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Report: U.S. jobs in most demand in finance, accounting

Job opportunities across the United States are mostly in the areas of finance and accounting, which during the 12-month period ended May 2016 registered a 99.5 percent employment level, according to a recent study by research firm Robert Half Technology.

The “ Special Report: The Demand for Skilled Talent,” released Tuesday by Universia Puerto Rico, showed that the second-highest area of employment is in information systems administration, with a 99.4 percent demand.

Attorneys, legal assistants and paralegals are tied for second, followed by office and administrative support, with 98.4 percent of employability for the position of manager of administrative services. The area of marketing and creativity rounds out the list of sectors with the highest demand in the U.S., with designers being the most sought-after professionals in that area, with a 97.8 percent employment rate.

Robert Half Technology specializes in identifying hard-to-find candidates and matching them with appropriate jobs. The company compiled the latest research on trends in employment including data from the U.S. Bureau of Labor Statistics to produce the report. The document includes a list of employment rates for specific occupations of the most demanded sectors.

The report showed that between May 2015 and May 2016, 5.5 million jobs were available in the United States, which is an increase of 19 percent compared to the available amount two years ago. Employers plan to hire 5.2 percent more new grads from the class of 2016 than they did from the class of 2015, the report showed.

“Despite openings in the labor market, recruiters reported having difficulties in finding appropriate talent to fill vacancies,” the report stated. “The disparity is mainly seen in small businesses that have limited budgets to hire trained staff and compete with larger companies.”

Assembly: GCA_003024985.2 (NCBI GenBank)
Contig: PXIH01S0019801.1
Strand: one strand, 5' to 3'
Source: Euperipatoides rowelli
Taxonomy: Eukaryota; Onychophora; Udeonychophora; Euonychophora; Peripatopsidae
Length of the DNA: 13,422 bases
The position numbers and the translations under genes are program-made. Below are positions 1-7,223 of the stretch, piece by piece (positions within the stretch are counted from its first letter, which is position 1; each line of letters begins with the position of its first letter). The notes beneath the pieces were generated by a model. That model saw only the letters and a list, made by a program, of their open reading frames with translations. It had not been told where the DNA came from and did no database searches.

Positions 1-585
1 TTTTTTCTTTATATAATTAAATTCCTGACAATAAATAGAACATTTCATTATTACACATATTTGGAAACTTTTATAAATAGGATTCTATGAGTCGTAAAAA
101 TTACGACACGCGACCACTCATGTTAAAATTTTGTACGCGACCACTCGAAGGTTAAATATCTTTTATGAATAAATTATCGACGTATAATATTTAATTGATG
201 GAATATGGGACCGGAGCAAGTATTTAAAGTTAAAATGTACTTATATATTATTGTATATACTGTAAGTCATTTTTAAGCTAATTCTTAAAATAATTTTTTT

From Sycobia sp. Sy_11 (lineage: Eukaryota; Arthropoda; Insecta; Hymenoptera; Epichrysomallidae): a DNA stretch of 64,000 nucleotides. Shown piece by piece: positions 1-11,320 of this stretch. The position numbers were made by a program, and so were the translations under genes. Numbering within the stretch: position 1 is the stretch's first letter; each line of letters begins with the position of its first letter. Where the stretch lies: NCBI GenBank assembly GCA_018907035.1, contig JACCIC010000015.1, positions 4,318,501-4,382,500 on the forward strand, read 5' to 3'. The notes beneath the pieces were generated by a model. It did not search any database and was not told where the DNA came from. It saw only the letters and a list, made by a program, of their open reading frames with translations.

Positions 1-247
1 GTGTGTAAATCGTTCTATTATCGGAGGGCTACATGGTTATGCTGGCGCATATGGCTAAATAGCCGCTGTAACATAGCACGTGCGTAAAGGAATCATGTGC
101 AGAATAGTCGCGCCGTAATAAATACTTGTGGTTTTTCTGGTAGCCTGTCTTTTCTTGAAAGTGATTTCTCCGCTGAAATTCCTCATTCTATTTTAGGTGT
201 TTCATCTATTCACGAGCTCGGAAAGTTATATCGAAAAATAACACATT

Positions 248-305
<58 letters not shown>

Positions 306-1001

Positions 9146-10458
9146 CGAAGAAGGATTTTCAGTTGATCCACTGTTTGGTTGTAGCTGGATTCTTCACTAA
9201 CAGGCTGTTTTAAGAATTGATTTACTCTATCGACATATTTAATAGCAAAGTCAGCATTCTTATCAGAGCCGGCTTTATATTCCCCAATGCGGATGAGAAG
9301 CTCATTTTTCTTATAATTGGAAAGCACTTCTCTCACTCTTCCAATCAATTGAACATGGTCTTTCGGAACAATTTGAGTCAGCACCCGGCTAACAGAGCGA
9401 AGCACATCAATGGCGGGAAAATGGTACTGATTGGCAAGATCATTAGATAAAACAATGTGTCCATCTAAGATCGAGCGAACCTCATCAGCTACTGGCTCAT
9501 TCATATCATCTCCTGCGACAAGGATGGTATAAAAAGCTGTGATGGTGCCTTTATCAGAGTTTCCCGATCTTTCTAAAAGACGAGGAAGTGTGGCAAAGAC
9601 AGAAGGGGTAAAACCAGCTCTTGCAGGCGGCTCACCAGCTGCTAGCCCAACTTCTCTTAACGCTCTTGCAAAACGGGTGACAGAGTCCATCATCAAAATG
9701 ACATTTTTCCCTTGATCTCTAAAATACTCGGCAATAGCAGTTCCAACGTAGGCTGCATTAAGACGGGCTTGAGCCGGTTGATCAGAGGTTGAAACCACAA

However, retaining the best employees and offering certain advantages linked to working hours, schedules or flexibility, are strategies that companies with fewer resources can use to increase their competitiveness to acquire skilled professionals, the report noted.

The report recommended that employers reduce hiring times to achieve a greater recruiting success, because the best candidates do not wait long to confirm for employers to confirm or dismiss their application.

The report cited data confirming that 57 percent of workers said a long wait after the interview is the most frustrating stage of a job search, and 39 percent classified as a “long process” when recruiters take between seven and 14 days to decide. Also, 47 percent of workers said the interview is the determining factor in deciding whether a job meets their expectations.

Moreover, employers expect to interview candidates with appropriate skills to develop entrusted tasks. Recruiters confirmed in the study that their most sought-after skills are interpersonal relationships to work in teams (72 percent,) strategic thinking (71 percent,) and self-direction (66 percent.)

The study also showed that the demand for healthcare professionals with work experience vacancies represented 500,000 jobs between May 2015 and May 2016. Currently, health services constitute 17.5 percent of the U.S. GDP and are expected to reach 20 percent by 2025.

The biggest challenges facing the sector are declining care costs, improving patient experience and the management of compliance with established standards. In response to these challenges, health services are including in their payroll accounting and finance, revenue cycle specialists, administrative staff and specialized consultants.

Author Details
Author Details
Business reporter with 30 years of experience writing for weekly and daily newspapers, as well as trade publications in Puerto Rico. My list of former employers includes Caribbean Business, The San Juan Star, and the Puerto Rico Daily Sun, among others. My areas of expertise include telecommunications, technology, retail, agriculture, tourism, banking and most other segments of Puerto Rico’s economy.

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